- Full name René Rivera
- Born 07/31/1983 in Bayamon, Puerto Rico
- Profile Ht.: 5'10" / Wt.: 215 / Bats: R / Throws: R
- School Papa Juan XXIII
- Debut 09/22/2004
- Drafted in the 2nd round (49th overall) by the Seattle Mariners in 2001 (signed for $688,000).
Organization Prospect Rankings
Rivera was the MVP of the 2001 Excellence Games, an annual showcase for Puerto Rican draft prospects, boosting him into the second round that year. He continues to make a living off his work behind the plate, as managers have rated him his league's best defensive catcher for three years running. He led the Texas League by throwing out 54 percent of basestealers in 2005. Though he has a chunky body, he's agile and has good receiving skills. He spent a month in Seattle last year as a big league backup, and that's his long-term role, especially with Jeff Clement, Kenji Johjima and Rob Johnson in the organization. Rivera hasn't hit enough to project as a regular, though the Mariners note that they've rushed him. He has some raw power, but he owns a long swing, chases too many pitches and struggles against breaking balls. He's also a well-below-average runner. Though Rivera has just 115 at bats above Double-A and needs much more work on his hitting, he and Johjima are the only catchers on the big league roster. Rivera could open 2006 as Johjima's backup in Seattle.
Rivera received a couple of surprise promotions from high Class A at the end of last season. When the Mariners traded Triple-A catcher Pat Borders to the Twins in late August, they replaced Borders with Rivera for the final week of the Pacific Coast League season. Rivera returned to Inland Empire for the California League playoffs, then got summoned to Seattle in September. Rivera already could survive in the big leagues with his defensive prowess. Managers rated him the best defensive catcher in the Cal League, which he led by throwing out 41 percent of basestealers. Though he has a chunky body, he moves well behind the plate and has receiving skills to match his strong, accurate arm. How much Rivera will hit remains in question. His swing is long, he's too aggressive and he's still learning to deal with breaking balls and understand the strike zone. He's still young, though, so if he can make some adjustments he could hit .260 with gap power. He already shows raw power to all fields but hasn't tapped into it yet. He's a well below-average runner, not a shock for a catcher. After his roller-coaster ride to finish 2004, Rivera will catch in Double-A this year.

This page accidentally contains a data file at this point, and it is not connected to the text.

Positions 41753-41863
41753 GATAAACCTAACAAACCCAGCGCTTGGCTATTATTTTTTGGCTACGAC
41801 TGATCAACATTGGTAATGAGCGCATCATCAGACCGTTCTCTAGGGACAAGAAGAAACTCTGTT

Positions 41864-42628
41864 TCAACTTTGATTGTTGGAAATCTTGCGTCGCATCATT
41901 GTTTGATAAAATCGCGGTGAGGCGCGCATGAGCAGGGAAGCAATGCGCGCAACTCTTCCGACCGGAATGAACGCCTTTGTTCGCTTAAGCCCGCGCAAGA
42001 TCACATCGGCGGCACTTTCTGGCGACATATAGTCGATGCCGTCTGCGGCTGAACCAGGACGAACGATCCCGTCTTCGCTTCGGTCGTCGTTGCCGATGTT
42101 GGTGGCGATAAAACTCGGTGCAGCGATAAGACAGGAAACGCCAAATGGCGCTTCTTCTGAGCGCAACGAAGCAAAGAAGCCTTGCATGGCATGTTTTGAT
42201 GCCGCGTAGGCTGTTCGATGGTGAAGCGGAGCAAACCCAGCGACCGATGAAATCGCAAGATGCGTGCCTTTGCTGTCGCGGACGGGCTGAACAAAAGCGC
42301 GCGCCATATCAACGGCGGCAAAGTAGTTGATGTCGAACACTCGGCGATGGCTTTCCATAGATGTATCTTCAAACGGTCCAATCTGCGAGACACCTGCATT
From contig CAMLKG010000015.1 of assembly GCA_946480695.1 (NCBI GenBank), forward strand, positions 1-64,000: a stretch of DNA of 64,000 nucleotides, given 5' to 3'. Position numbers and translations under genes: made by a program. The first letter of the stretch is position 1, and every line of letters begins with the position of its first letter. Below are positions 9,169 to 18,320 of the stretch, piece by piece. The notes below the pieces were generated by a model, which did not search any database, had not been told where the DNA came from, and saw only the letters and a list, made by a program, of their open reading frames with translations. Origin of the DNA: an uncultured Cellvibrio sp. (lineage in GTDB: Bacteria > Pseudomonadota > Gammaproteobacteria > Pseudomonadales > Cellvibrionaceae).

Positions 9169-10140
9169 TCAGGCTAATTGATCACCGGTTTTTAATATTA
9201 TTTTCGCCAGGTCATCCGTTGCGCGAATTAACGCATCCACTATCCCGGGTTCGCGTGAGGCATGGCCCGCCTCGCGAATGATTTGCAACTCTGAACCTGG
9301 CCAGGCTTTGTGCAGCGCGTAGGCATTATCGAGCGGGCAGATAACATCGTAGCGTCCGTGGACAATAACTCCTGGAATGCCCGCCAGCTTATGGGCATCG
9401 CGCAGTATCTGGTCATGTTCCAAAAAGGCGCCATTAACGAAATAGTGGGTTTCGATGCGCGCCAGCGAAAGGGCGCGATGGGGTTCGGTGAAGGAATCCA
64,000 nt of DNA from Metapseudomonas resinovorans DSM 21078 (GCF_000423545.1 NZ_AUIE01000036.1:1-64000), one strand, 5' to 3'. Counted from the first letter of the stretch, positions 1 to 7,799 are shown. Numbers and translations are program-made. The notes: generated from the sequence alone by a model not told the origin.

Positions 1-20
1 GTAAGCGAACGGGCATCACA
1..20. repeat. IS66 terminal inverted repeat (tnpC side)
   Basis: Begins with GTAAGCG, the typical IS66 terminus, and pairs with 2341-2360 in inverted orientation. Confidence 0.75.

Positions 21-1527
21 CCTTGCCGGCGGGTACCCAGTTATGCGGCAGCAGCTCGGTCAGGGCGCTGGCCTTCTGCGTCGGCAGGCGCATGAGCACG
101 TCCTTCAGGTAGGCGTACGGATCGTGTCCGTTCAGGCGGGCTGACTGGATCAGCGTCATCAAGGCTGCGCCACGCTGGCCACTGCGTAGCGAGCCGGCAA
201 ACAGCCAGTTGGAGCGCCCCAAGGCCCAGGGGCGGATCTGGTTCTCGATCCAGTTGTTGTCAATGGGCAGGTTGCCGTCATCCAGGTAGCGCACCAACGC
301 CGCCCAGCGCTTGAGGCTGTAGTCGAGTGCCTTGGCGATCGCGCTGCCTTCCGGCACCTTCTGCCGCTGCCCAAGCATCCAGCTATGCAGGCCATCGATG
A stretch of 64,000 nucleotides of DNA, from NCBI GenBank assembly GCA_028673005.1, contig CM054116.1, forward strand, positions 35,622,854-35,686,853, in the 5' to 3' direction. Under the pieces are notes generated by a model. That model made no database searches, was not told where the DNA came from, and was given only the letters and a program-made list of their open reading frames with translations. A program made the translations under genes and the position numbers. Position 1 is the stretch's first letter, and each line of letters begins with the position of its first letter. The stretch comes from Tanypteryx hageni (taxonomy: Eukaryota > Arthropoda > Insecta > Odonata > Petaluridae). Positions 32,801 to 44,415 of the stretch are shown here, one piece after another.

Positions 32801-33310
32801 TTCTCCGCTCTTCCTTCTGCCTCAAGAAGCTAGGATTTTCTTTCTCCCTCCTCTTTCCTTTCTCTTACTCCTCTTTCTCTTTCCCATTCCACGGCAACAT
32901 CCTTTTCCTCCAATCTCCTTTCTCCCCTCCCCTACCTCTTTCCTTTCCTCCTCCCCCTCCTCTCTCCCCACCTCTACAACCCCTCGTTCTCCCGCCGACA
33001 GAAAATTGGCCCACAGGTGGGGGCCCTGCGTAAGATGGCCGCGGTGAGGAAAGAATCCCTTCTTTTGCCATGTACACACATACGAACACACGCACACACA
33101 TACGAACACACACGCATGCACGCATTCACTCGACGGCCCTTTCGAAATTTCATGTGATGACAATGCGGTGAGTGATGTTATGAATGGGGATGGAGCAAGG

With Ryan Christianson continually snakebitten by injuries, Rivera has supplanted him as the organization's top catching prospect. The Mariners believe their 2003 Wisconsin team MVP can give them what they hoped for from Christianson: strong catch-and-throw skills and some pop in his bat. Rivera's defense is ahead of his offense at this point. Managers rated him the best defensive catcher in the Midwest League after he threw out 40 percent of basestealers. He has a strong arm with a quick release, and he enjoys running a pitching staff. As Rivera gets stronger and gets a better grasp of the strike zone, he'll have 15-20 home run power. Right now he's a free swinger who needs a more consistent approach. His stroke is sound, and he's starting to understand which pitches he can and can't hit. As with most catchers, he doesn't have much speed. Rivera will move up to high Class A for 2004.
If Ryan Christianson can't become the Mariners' catcher of the future, they have hopes that Rivera can. Like Christianson, he has yet to tear up minor league pitching, though Rivera was named to the Northwest League's postseason all-star team in 2002. He got himself selected in the second round the year before with an impressive power display in a Puerto Rican predraft showcase. Rivera is still raw at the plate and needs to tighten his strike zone in order to be more productive. His catch-and-throw skills are more advanced than his bat at this point. Rivera moves well behind the plate, and his strong arm allowed him to lead the NWL in throwing out 38 percent of basestealers. Seattle also has been impressed at how quickly he has picked up English. Rivera will move to full-season ball for the first time in 2003.
Rivera boosted his stock immensely at a predraft showcase for Puerto Rican prospects last May. Scouts had questioned his bat before he put on a power display, which caused the Mariners to take him with a second-round pick they had gotten from the Rangers as compensation for Alex Rodriguez. Rivera struggled when he was initially sent to the Northwest League, then hit much better once he was demoted to the Rookie-level Arizona League. He'll have to make major improvements to his plate discipline, however. Built along the lines of Pudge Rodriguez, Rivera always has impressed scouts with his solid catch-and-throw skills. He threw out 39 percent of basestealers in his pro debut, showing nimble feet, a quick release and a strong arm. Like most of Seattle's early-round picks from the 2001 draft, he's not quite ready for full-season ball yet.
Minor League Top Prospects
Seattle's second-round pick in June, Rivera started his career in the short-season Northwest League. He was sent down after batting .089. A short, stocky catcher in the mold of fellow Puerto Rican Ivan Rodriguez, Rivera picked up the pace considerably in the Arizona League--both with the bat and glove. "He has quick feet, receives the ball well, takes care of the running game and has good instincts," Munoz said. "To me, he was the best overall catcher in this league because he can hit."
Best Tools List
- Rated Best Defensive Catcher in the Seattle Mariners in 2006
- Rated Best Defensive Catcher in the Texas League in 2005
- Rated Best Defensive Catcher in the Seattle Mariners in 2005
- Rated Best Defensive Catcher in the California League in 2004